Sacha Baron Cohen

I had seen a promotional poster for funny man Sacha Baron Cohen’s latest project The Dictator a while back, and was intrigued to see him taking on a persona that would be a welcomed deviation, or return rather, from those of his most popular films Bruno (2009) and Borat (2006). 
It seems that the world has already forgotten about Cohen’s most noteworthy persona Ali G, and this is strange seeing as Ali G was the character who kicked in the door for the sophisticated satire and play on the ignorance of every day people that has become Cohen’s trademark. Ali G, who first started his debauchery on the UK television series Da Ali G Show had everyone from cabinet members to Posh Spice talking about the most taboo subjects, not through gimmick or confusion, but because of the sheer plausibility of Ali G himself. It is Cohen’s profound talent to literally become his characters that made the quick mouth wannabe gangster Ali G capable of smashing barriers of seriousness with even the most strait faced guests, and Cohen has continued to show his gift’s versatility with the unexpected roles and titles he has acquired throughout the years.
The other characters that Cohen gave us after his Wu-Wearing, FUBU doo-rag donning, weed smoking, sex addicted, Jewish-Rastafarian creation Ali G were not as political in their satirical intent, despite how hard Cohen or the studio powers that be wanted them to seem. The zaney Kazastanian Borat seems to tackle issues of American ignorance and Xenophobia and Bruno does the same in respect to the nation’s homophobic tenancies and ‘can’t take a joke’ sexually conservative mentality, but both of these films are after something different then what Cohen set out to do with his first theatrical satire Ali G Indahouse (2002). Borat and Bruno are both characters whose comical resonance strives less upon the specific comment their interactions with ‘unsuspecting’ interviewees evokes, but rather more upon their own ludicrous behaviour (a failing for anyone who considers themselves a true satirist). Borat didn’t exploit this notion that badly, as Cohen was able to offer a decent mix of story, comical irony (if that’s what you can call two dudes 69ing in thongs), and outrageousness. But Bruno cannot focus upon following even a crazily coherent plot and instead just slings together a series of ridiculous scenarios and gags that show that seven years after Ali G, Cohen’s once unique comical ingenuity may be swaying in the mix of Hollywood’s expectations.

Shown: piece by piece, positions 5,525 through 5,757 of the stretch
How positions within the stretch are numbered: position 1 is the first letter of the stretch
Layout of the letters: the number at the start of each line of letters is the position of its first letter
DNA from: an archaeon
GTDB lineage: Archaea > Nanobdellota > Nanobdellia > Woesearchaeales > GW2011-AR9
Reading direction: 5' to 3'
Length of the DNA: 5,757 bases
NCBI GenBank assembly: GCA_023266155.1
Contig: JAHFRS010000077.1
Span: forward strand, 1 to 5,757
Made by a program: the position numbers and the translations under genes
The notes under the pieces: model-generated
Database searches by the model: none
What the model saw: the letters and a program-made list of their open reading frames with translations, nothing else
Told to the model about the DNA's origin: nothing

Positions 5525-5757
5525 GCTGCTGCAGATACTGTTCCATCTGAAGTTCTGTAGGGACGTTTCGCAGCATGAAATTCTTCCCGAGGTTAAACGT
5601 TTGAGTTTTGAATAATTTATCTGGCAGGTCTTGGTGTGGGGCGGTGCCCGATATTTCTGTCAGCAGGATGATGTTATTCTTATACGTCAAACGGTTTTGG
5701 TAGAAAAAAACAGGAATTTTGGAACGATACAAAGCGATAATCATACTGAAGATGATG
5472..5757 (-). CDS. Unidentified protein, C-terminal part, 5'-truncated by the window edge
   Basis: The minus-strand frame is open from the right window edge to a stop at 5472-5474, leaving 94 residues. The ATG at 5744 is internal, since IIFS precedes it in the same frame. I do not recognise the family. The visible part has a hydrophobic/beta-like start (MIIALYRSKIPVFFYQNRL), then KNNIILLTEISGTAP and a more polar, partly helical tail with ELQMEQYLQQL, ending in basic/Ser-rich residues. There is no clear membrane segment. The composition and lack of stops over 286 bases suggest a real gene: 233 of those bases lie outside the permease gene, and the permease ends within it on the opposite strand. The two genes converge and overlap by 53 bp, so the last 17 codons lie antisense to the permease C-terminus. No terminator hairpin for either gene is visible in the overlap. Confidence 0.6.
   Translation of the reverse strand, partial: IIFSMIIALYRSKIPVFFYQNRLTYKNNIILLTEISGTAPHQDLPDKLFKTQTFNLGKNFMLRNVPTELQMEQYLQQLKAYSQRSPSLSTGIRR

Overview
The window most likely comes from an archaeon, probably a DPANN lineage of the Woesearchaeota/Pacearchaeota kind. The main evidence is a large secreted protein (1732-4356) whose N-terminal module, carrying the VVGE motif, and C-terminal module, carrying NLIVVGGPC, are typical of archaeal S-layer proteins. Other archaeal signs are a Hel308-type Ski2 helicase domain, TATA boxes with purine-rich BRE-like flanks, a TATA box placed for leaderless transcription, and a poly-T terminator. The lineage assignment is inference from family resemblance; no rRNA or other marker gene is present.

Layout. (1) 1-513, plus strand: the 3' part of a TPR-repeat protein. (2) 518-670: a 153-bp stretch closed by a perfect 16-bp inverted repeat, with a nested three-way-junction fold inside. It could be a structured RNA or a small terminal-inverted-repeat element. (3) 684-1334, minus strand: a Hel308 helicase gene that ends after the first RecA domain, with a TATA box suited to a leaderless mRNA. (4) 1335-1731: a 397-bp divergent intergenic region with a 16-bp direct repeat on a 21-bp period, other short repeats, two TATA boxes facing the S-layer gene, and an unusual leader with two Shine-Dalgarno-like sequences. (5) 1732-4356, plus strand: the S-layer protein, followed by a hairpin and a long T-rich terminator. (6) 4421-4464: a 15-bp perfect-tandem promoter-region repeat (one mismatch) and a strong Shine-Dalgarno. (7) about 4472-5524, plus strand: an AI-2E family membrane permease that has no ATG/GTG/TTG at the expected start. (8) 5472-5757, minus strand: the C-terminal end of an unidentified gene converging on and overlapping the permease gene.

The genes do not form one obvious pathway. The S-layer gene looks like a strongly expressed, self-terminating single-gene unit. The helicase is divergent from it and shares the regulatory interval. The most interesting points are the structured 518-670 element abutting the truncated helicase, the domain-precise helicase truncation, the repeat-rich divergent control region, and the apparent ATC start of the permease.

Seeing the trailer for The Dictator seems promising in one respect: Cohen is reverting back to his original obviously staged story telling style of Ali G, instead of sitting comfy in the more pseudo-reality style of Borat and Bruno. Still this trailer didn’t really have any scenes that had me thinking about them afterwards but what the hell as long as its not Cohen in a thong again….

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